This journey led her to study the ecology and evolution of infectious diseases using mathematical and statistical modeling at Stanford. Over the years studying ecology and evolution, Nicole became more aware of the synergies between health and conservation. Climate change, habitat destruction, deforestation and poaching often threaten not only natural ecosystems, wildlife, and endangered species, but also human health. For example, spillover of emerging infectious diseases from wildlife to humans (e.g., SARS, Nipah, Hendra, MERS, and most recently, COVID-19) has increased over the years as a consequence of human encroachment into wild habitats, damaged ecosystems, species removal, illegal hunting, and/or poor living conditions of captive wild animals and domestic animals. Raised next to a horse farm and a nature preserve in the Swedish woods, Nicole has always been passionate about helping animals, and understands the value of preserving nature. Nicole's mission is to protect nature and prevent future pandemics via sustainable win-win solutions for public health and conservation of wildlife.
The overall research topic concerns ecological and evolutionary drivers of emerging infectious diseases in humans and wildlife. Dissertation chapters are described below. Other research projects can be found in publications. Due to the current pandemic, I also joined a team that developed a model for long-term intervention strategies for COVID-19 (for more information visit covid-measures.stanford.edu), and a team that built the How We Feel app for tracking self-reported symptoms, health conditions and test results of COVID-19.
This is a phylogenetic study of a multi-host pathogen, called canine distemper virus. It has caused several outbreaks in the wolf population in Yellowstone National Park since the wolf reintroduction in 1995 and 1996. This study investigates whether the viral strains that caused the different canine distemper outbreaks in Yellowstone are closely related or not, suggesting either endemic persistence of canine sitemper virus in Yellowstone, or new introductions of the virus from elsewhere. Canine distemper has spilled over across many different species (not humans, yet). Because of its high mortality and rapid transmission it poses a major threat to wild carnivores such as wolves, bears, and foxes (and also endangered species such as tigers and snow leopards).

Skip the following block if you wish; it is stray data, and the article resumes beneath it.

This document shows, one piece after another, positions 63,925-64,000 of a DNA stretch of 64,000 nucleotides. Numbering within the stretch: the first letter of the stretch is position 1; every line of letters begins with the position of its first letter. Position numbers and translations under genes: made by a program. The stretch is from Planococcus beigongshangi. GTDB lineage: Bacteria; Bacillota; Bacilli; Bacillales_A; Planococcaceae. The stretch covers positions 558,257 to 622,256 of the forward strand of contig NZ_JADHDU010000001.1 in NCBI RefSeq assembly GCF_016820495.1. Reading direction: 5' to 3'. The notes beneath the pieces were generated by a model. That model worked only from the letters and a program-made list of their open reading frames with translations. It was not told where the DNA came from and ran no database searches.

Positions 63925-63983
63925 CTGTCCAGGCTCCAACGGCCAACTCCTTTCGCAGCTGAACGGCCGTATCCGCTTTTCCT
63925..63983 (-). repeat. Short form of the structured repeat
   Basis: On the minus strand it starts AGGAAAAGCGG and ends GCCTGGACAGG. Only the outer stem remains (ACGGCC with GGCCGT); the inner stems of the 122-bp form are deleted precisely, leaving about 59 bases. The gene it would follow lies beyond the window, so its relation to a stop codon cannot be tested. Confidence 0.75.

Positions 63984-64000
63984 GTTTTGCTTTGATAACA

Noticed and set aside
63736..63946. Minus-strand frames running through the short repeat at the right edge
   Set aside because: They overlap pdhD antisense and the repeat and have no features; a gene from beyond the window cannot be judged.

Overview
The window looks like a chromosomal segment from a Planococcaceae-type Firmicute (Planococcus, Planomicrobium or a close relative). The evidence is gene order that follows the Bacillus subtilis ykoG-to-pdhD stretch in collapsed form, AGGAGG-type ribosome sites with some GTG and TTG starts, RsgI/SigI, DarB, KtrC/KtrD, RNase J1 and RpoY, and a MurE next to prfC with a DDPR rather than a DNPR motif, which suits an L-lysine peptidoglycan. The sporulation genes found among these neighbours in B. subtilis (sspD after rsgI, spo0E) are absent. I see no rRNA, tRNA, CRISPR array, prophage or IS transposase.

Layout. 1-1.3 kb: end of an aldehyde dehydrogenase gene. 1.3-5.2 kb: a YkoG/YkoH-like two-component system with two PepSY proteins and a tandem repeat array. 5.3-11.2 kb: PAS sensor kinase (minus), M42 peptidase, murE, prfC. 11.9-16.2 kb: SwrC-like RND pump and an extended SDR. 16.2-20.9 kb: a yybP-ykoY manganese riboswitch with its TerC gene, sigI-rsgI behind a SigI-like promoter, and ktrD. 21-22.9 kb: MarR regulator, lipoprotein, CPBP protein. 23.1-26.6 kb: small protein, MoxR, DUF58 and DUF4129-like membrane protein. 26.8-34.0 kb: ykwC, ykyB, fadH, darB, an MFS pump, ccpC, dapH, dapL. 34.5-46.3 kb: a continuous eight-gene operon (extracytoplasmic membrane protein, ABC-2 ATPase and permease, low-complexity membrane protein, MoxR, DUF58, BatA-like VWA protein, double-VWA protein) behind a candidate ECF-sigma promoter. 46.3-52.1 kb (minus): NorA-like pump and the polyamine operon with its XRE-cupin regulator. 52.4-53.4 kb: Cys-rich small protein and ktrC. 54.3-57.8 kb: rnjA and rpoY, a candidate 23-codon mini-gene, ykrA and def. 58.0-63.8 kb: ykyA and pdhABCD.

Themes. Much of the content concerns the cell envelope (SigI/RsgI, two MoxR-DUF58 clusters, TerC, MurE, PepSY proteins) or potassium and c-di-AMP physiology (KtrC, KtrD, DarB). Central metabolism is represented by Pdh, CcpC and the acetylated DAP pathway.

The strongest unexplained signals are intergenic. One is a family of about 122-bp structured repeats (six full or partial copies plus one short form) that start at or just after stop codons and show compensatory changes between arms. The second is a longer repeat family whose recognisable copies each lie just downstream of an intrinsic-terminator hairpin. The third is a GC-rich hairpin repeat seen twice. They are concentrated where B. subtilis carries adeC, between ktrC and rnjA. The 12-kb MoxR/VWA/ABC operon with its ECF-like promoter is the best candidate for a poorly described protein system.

This is a cross-species phylodynamic study of canine distemper virus in the Alaskan ecosystem. This study investigates the relatedness of different canine distemper virus strains across different carnivore species (grizzly bears, black bears, wolves, coyotes, and wolverines) and mesocarnivore species (Arctic foxes, red foxes, river otters) to predict potential transmission pathways and reservoir host species.
This is a project that determines when ecological factors (i.e., geography, host behavior, host life history, etc.) become more important for predicting parasite sharing between various host species than their phylogenetic relatedness (evolutionary factor). This is useful for predicting the most likely source of new emerging diseases threatening human health and the survival of endangered species.
This study uses an empirical dynamic modeling (EDM) approach to detect causality between environmental factors and dengue incidence in the Americas. Dengue is a mosquito-borne disease and the environment may affect mosquito survival, abundance, and thus disease transmission. EDM demonstrates that climate (i.e., temperature and rainfall) and population dynamics (i.e., density of susceptible individuals) drive dengue incidence. This information can be used to build models to forecast dengue epidemics based on environmental conditions to optimize mosquito vector control and minimize the size of the epidemics.
Athni TS, Shocket MS, Caldwell IR, Caldwell JM, Childress JN, Childs ML, Couper LI, De Leo GA, Kirk D, MacDonald AJ, Nova N, Olivarius K, Pickel DG, Winokur OC, Young HS, Cheng J, Grant EA, Kurzner PM, Kyaw S, Lin BJ, López RC, Massihpour DS, Olsen EC, Roache M, Ruiz A, Schultz EA, Shafat M, Spencer RL, Mordecai EA. How vector-borne disease shaped the course of human history. Submitted.
Childs ML, Kain MP, Harris M, Kirk D, Couper L, Nova N, Delwel I, Ritchie J, Becker AD, Mordecai EA. The impact of long-term non-pharmaceutical interventionson COVID-19 epidemic dynamics and control: the value andlimitations of early models. Submitted. medRxiv preprint
Nova N, Deyle ER, Shocket MS, MacDonald AJ, Childs ML, Rypdal M, Sugihara G, Mordecai EA. Empirical dynamic modeling reveals ecological drivers of dengue dynamics. Submitted. bioRxiv preprint